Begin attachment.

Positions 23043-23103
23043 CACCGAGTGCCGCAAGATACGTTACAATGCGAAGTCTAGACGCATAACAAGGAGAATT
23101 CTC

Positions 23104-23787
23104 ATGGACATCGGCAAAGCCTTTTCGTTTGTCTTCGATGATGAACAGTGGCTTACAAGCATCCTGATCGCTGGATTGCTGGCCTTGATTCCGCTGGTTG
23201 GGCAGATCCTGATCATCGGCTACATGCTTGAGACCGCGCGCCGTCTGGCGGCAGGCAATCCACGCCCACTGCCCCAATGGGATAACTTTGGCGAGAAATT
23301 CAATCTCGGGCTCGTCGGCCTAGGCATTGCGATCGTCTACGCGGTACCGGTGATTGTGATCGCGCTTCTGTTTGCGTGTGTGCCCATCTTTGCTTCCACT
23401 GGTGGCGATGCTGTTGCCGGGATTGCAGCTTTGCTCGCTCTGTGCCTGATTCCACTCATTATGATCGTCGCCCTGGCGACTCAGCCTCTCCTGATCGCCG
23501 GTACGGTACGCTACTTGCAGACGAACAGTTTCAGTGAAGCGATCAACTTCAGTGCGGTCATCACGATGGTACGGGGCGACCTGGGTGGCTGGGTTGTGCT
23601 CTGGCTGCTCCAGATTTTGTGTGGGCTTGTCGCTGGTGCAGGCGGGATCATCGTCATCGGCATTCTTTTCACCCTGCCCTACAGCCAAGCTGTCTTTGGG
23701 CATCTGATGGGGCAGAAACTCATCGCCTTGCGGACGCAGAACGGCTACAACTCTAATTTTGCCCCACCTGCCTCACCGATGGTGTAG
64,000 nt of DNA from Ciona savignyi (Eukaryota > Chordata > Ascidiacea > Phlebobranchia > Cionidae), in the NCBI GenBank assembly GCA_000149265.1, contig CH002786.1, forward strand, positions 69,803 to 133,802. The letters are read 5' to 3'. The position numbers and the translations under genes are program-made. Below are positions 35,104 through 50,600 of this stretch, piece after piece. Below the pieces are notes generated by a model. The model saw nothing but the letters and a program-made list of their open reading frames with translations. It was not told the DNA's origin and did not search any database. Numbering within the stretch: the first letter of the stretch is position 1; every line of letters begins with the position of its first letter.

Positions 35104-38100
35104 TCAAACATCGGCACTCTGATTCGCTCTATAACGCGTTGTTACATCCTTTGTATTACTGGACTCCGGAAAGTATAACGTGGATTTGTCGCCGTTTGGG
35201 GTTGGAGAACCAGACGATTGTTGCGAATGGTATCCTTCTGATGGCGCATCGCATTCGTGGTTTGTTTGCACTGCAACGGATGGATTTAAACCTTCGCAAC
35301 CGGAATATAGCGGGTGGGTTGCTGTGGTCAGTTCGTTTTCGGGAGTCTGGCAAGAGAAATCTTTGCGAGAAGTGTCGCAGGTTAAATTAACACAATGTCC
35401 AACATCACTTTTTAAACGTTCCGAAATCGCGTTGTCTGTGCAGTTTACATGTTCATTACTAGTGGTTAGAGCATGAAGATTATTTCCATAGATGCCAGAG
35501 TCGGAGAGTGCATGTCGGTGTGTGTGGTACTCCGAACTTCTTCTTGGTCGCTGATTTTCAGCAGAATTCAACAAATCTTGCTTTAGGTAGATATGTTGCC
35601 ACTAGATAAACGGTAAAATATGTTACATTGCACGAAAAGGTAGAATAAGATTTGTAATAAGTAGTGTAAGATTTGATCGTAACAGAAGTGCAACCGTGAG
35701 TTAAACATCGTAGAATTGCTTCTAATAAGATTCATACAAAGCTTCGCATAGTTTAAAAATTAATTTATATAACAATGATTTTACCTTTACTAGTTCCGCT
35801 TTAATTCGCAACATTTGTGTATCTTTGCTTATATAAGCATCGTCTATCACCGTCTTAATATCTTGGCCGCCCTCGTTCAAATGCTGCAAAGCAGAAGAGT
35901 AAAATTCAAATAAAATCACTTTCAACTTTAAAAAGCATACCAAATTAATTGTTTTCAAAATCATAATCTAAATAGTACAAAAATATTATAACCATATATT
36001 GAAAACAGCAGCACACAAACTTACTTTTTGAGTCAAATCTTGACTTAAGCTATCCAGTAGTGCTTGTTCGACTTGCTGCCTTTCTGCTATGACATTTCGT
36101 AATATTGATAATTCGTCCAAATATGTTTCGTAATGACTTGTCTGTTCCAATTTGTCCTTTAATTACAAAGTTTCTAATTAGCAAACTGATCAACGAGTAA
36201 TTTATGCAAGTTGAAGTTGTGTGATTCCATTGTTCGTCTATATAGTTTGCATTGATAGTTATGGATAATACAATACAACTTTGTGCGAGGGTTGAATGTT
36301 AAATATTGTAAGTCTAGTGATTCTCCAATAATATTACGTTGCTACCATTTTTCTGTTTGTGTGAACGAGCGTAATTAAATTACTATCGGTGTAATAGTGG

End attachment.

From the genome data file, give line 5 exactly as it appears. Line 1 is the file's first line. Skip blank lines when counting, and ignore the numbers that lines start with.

23104 ATGGACATCGGCAAAGCCTTTTCGTTTGTCTTCGATGATGAACAGTGGCTTACAAGCATCCTGATCGCTGGATTGCTGGCCTTGATTCCGCTGGTTG